I am getting a warning <RuntimeWarning: invalid value encountered in sqrt>


I am trying to run a quadratic equation in python. However, it keeps on giving me a warning

RuntimeWarning: invalid value encountered in sqrt

Here’s my code:

import numpy as np

a = 0.75 + (1.25 - 0.75)*np.random.randn(10000)
b = 8 + (12 - 8)*np.random.randn(10000)
c = -12 + 2*np.random.randn(10000)
x0 = (-b - np.sqrt(b**2 - (4*a*c)))/(2 * a)
Asked By: Maroof G



This is not 100% Python related. You can’t calculate the square root of a negative number (when dealing with real numbers that is).

You didn’t take any precautions for when b**2 - (4*a*c) is a negative number.

>>> import numpy as np
>>> np.sqrt(4)
>>> np.sqrt(-4)
__main__:1: RuntimeWarning: invalid value encountered in sqrt

Let’s test if you have negative values:

>>> import numpy as np
>>> a = 0.75 + (1.25 - 0.75) * np.random.randn(10000)
>>> b = 8 + (12 - 8) * np.random.randn(10000)
>>> c = -12 + 2 * np.random.randn(10000)
>>> z = b ** 2 - (4 * a * c)
>>> print len([_ for _ in z if _ < 0])
Answered By: DeepSpace

If you’re hoping to do complex analysis (working with imaginary numbers as defined by sqrt(-1)) you can import cmath and use cmath.sqrt(-1) instead of numpy.sqrt(-1).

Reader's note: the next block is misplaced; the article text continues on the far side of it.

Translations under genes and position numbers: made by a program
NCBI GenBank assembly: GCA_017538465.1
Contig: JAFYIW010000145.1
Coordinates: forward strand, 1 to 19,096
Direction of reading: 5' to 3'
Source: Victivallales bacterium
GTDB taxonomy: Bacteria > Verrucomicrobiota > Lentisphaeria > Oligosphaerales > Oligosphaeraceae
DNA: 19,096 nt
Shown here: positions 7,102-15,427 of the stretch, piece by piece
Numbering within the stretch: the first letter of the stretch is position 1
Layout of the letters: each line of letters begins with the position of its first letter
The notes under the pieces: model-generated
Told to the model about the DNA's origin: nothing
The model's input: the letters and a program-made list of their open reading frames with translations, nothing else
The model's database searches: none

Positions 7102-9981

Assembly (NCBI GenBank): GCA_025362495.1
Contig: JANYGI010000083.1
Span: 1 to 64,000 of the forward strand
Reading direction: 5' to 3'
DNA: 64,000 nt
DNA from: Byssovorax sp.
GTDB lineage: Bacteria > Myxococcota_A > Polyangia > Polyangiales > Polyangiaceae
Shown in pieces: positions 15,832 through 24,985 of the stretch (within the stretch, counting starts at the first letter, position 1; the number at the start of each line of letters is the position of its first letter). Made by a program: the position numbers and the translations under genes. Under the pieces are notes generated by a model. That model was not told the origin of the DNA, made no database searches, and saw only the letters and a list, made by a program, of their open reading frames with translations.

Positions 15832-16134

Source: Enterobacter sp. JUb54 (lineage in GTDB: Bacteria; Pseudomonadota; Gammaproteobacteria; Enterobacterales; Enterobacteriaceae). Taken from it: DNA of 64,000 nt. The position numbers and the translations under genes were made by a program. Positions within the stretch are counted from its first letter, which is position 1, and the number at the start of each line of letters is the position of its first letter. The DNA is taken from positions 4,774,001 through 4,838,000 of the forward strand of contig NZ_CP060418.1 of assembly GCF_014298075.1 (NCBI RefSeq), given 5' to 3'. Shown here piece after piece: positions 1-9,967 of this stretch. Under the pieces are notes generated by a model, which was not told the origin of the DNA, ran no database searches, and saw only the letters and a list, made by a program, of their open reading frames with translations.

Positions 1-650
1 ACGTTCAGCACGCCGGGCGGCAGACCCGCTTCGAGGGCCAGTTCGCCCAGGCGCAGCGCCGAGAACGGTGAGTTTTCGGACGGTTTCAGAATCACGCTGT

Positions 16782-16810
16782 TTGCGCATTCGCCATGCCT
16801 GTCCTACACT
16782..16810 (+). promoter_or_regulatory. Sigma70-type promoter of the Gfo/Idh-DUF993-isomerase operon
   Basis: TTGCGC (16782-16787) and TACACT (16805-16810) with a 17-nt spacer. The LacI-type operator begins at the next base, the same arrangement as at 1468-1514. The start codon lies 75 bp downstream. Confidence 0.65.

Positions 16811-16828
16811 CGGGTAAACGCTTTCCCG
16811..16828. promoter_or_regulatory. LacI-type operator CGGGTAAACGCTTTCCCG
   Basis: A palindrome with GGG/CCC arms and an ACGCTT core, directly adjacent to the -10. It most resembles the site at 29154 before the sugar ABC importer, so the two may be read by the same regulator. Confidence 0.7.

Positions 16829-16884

For example, when I’m calculating the refractive index of materials from permittivity and permeability (by definition, j is involved), I’ll write functions in python as such:

def n(f):
    y = cmath.sqrt(mu1f(f) - j*mu2f(f)) * (e1f(f) - j*e2f(f))
    return y.real

Where e1f etc. are previously defined interpolating functions, all of which are a function of incident frequency f. The y resultant is, in it of itself, a complex value, the complex index of refraction, but I’m oftentimes only interested in the real portion (the refractive index) so that is what is returned.

Hope this helps

Answered By: Michael Green

Square roots are not defined for strictly negative real numbers, and numpy will produce nan for negative inputs of "real" dtype int, float, and it’s two special values -np.inf and nan.

However, square roots are defined for all complex dtype:

dtype e.g.x np.sqrt(x) RuntimeWarning
Positive float 1. 1.
Positive int 1 1
Positive complex 1+0J 1
Negative float -1. nan ⚠️
Negative int -1 nan ⚠️
Negative complex -1+0j 1j
Infinity np.inf np.inf
Negative infinity -np.inf nan ⚠️
NaN np.nan nan
Answered By: iacob

I would like to add an insight along with the above answers.
The cmath function always returns complex numbers but if you want a unified treatment of complex and float object I would recommend using numpy.lib.scimath.

Note: The sqrt() function in this is slower that that of the versions from cmath and math module but it has flexibility to return a complex object in the case of a negative argument and a float object otherwise

Answered By: jick jack